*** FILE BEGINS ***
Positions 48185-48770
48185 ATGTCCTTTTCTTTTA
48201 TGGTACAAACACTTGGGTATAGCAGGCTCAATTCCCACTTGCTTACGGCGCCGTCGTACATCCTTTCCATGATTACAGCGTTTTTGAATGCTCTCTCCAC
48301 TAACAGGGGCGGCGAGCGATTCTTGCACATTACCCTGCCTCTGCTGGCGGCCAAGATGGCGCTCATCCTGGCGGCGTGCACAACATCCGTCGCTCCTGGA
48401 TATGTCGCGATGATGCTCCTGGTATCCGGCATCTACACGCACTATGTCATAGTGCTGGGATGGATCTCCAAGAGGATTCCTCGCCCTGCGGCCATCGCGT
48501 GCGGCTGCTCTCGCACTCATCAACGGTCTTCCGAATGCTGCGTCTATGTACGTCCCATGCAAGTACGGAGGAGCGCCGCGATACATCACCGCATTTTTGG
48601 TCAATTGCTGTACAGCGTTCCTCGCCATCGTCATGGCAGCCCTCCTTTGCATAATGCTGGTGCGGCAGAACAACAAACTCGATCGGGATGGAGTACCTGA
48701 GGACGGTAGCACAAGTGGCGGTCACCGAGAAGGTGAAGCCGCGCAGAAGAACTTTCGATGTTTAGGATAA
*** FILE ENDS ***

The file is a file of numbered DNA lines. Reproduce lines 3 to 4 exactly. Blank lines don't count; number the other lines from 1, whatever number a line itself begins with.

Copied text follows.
48201 TGGTACAAACACTTGGGTATAGCAGGCTCAATTCCCACTTGCTTACGGCGCCGTCGTACATCCTTTCCATGATTACAGCGTTTTTGAATGCTCTCTCCAC
48301 TAACAGGGGCGGCGAGCGATTCTTGCACATTACCCTGCCTCTGCTGGCGGCCAAGATGGCGCTCATCCTGGCGGCGTGCACAACATCCGTCGCTCCTGGA